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One of the more interesting creatures in nature are pilot fish, striped warm water carnivores that are most known for their close association with sharks.

Their peculiar “job”, such as it is, and what allows them to not ever have to fear being eaten by one of their hosts, is to clean out parasites from the shark’s mouth, swimming right inside the powerful jaws and acting like an aquatic dental hygienist, getting the tiny bits of food from between their razor sharp teeth.

The benefit to both of these underwater residents is obvious: The shark gets a gleaming smile to impress their potential mates and the pilot fish get a free meal without having to go shopping and spend all their time in the kitchen cooking.

Sittin’ In With Records was sort of the pilot fish of the Texas rock ‘n’ roll scene for a brief time in 1950, cleaning out the artists left behind when Freedom Records finished their feast.


That Used To Shine Above
Though none of these associations with the jettisoned artists of Freedom Records would last very long – Goree Carter being the other, far more high profile, pick-up, the fact is their presence on Sittin’ In With once Freedom began the process of shutting its doors, was that it served as something of an advertisement for their services should any up and coming local artists around Houston want to try and secure a record deal.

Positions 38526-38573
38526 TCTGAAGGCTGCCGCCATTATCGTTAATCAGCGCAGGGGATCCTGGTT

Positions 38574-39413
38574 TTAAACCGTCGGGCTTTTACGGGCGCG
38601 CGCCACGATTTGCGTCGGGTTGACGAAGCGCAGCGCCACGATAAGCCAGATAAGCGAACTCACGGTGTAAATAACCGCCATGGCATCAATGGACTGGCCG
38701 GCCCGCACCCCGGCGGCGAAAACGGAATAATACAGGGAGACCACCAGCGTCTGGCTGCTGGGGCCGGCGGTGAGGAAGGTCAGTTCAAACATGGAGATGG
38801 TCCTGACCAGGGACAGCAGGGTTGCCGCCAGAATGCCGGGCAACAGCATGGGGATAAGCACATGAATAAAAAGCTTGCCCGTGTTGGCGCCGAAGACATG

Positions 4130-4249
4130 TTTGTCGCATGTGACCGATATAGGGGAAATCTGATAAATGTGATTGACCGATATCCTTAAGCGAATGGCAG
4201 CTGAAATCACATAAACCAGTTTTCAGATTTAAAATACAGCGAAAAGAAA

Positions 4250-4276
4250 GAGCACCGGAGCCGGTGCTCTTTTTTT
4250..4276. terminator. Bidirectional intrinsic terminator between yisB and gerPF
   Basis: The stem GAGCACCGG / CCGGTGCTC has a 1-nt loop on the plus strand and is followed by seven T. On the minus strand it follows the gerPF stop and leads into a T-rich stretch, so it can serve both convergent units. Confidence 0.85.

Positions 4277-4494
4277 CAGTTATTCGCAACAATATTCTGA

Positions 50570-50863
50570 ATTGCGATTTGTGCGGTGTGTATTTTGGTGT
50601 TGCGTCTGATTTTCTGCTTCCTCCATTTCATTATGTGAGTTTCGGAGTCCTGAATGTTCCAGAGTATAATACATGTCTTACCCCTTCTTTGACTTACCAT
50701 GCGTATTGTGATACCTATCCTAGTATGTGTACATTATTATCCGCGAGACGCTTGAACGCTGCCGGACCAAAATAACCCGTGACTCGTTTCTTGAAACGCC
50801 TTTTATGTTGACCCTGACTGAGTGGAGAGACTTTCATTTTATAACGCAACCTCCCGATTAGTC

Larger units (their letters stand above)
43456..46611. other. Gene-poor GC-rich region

Rather than let all of the aspiring acts springing up head somewhere else, especially now that Peacock Records was off the ground and attracting much of the talent in the area, this served notice that Sittin’ In With was viable enough to keep pace, even if it was largely just a stop gap measure with Carter headed to the Army and Freedom’s house band’s former pianist Lonnie Lyons an unreliable drinker.

When he was sober though Lyons was good at his job, both playing behind others but also cutting his own records, although I Need Romance doesn’t sound as if it were worked out much in advance.

But rather than be a detriment, this is the kind of song that a handful of artists over the years would seem to specialize in, a lot of the pianists in fact, wherein they’d wander in, sit at the keyboard and start playing the chords of a popular song, switch up the melody a little and “compose” a new tune in a matter of minutes.

I Need Romance wasn’t anything special, nor was it designed to be, and in fact a lot of the time these sort of “compositions” were just a way to pass time. But occasionally they’d catch the ear of somebody in the control room who’d ask them to make a formal attempt at getting it down on tape to see if they might get a record out of it.

In this case that’s just what they did.

Copyright Our Love
Though it’s obscured fairly well by how Lyons constructed this, the record which this drew its “inspiration” from was Amos Milburn’s year and a half old chart topper Bewildered.